Class tests Tests focused on individual classes, often by mocking out dependencies. These are typically referred to as “unit” tests. A single class - one method at a time, with multiple test cases to test each path through the method if needed. Yes; classes that represent service providers (time, random numbers, key generators, non-deterministic behaviour, etc), interactions with “external” services via inter-process communication (e.g. databases, messaging systems, file systems, other infrastructure services, etc ... the adapters in a “ports and adapters” architecture). Tens Very fast running; test cases typically execute against resources in memory.
Component tests Tests focused on components/services through their public interface. These are typically referred to as “integration” tests and include interactions with “external” services (e.g. databases, file systems, etc). See also ComponentTest on Martin Fowler's bliki. A component or service - one operation at a time, with multiple test cases to test each path through the operation if needed. Yes; other components. Hundreds Slightly slower; component tests may incur network hops to span containers (e.g. JVM to database).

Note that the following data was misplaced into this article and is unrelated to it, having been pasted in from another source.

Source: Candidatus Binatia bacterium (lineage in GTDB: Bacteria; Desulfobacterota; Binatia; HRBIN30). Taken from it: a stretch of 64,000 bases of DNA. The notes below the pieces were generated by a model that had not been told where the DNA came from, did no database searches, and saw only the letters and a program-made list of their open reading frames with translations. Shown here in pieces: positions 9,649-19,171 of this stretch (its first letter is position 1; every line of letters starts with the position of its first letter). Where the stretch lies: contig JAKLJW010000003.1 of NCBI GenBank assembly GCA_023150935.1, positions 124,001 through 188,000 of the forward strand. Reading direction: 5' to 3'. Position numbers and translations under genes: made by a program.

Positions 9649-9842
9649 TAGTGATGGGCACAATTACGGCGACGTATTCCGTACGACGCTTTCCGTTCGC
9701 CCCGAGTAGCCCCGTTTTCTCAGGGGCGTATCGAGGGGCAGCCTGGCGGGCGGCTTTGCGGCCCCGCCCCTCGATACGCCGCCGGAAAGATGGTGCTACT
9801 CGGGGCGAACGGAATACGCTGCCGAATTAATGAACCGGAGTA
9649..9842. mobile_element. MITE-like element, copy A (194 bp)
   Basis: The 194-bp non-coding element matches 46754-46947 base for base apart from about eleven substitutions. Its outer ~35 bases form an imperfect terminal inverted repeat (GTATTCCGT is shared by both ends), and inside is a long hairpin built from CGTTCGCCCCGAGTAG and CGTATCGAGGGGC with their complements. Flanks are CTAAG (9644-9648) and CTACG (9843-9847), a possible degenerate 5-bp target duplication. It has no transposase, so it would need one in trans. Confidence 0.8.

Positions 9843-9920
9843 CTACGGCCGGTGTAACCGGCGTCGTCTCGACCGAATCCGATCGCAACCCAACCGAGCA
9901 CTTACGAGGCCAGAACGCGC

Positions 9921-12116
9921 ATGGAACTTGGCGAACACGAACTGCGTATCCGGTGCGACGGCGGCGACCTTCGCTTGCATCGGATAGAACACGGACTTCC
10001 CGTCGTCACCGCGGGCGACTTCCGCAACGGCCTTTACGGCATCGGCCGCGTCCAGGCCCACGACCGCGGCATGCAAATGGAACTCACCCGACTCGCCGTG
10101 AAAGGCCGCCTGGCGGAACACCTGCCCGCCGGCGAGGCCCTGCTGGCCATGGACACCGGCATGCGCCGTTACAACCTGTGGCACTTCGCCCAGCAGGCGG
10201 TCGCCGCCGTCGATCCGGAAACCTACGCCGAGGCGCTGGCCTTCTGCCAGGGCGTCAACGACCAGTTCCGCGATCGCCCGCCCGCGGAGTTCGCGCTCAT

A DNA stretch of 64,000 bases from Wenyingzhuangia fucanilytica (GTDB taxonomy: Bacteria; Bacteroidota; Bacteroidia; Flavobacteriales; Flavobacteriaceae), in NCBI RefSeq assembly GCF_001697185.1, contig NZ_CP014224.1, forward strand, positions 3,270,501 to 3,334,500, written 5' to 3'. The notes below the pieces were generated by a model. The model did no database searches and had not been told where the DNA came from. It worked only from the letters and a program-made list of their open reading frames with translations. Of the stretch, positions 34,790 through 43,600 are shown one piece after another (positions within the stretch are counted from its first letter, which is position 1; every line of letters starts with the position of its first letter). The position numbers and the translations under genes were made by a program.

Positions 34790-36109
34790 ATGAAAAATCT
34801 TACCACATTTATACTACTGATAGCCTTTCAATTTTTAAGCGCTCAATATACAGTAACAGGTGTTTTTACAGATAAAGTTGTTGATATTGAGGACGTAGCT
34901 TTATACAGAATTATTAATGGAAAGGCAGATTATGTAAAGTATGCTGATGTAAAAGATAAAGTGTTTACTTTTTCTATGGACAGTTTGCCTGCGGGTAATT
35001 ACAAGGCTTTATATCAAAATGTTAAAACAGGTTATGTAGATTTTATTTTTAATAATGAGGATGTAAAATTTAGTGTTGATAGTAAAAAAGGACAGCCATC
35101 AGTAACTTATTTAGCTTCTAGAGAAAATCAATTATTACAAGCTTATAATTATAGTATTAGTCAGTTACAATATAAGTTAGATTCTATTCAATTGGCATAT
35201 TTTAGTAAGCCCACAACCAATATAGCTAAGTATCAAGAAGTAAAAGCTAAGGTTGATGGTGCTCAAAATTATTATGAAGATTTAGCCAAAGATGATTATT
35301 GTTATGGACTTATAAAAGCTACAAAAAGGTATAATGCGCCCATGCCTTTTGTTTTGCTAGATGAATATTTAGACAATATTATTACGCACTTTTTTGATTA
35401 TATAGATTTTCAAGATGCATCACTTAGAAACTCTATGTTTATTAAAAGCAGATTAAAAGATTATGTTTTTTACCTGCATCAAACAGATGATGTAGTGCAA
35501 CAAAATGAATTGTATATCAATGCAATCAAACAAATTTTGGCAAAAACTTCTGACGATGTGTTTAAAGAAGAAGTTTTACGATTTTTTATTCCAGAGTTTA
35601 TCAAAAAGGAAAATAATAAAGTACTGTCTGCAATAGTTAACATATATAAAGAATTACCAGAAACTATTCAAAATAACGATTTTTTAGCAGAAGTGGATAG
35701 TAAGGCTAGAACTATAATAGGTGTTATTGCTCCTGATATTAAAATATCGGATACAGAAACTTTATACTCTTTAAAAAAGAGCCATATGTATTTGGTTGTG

System tests UI, API, functional and acceptance tests (“end-to-end” tests; from the outside-in). See also BroadStackTest on Martin Fowler's bliki. A single scenario, use case, user story, feature, etc across a whole software system. Not usually, although perhaps other systems if necessary. Thousands Slower still; a single test case may require an execution path through multiple containers (e.g. web browser to web server to database).


This definition of the tests doesn't say anything about TDD, when you write your tests and how many tests you should write. That's all interesting, but it's independent to the topic we're discussing here. So then, do *you* have a good clear definition of what "unit testing" means? Do your colleagues at work agree? Can you say the same for "integration testing"? What do you think about aligning the names of the tests with the things they are testing? Thoughts?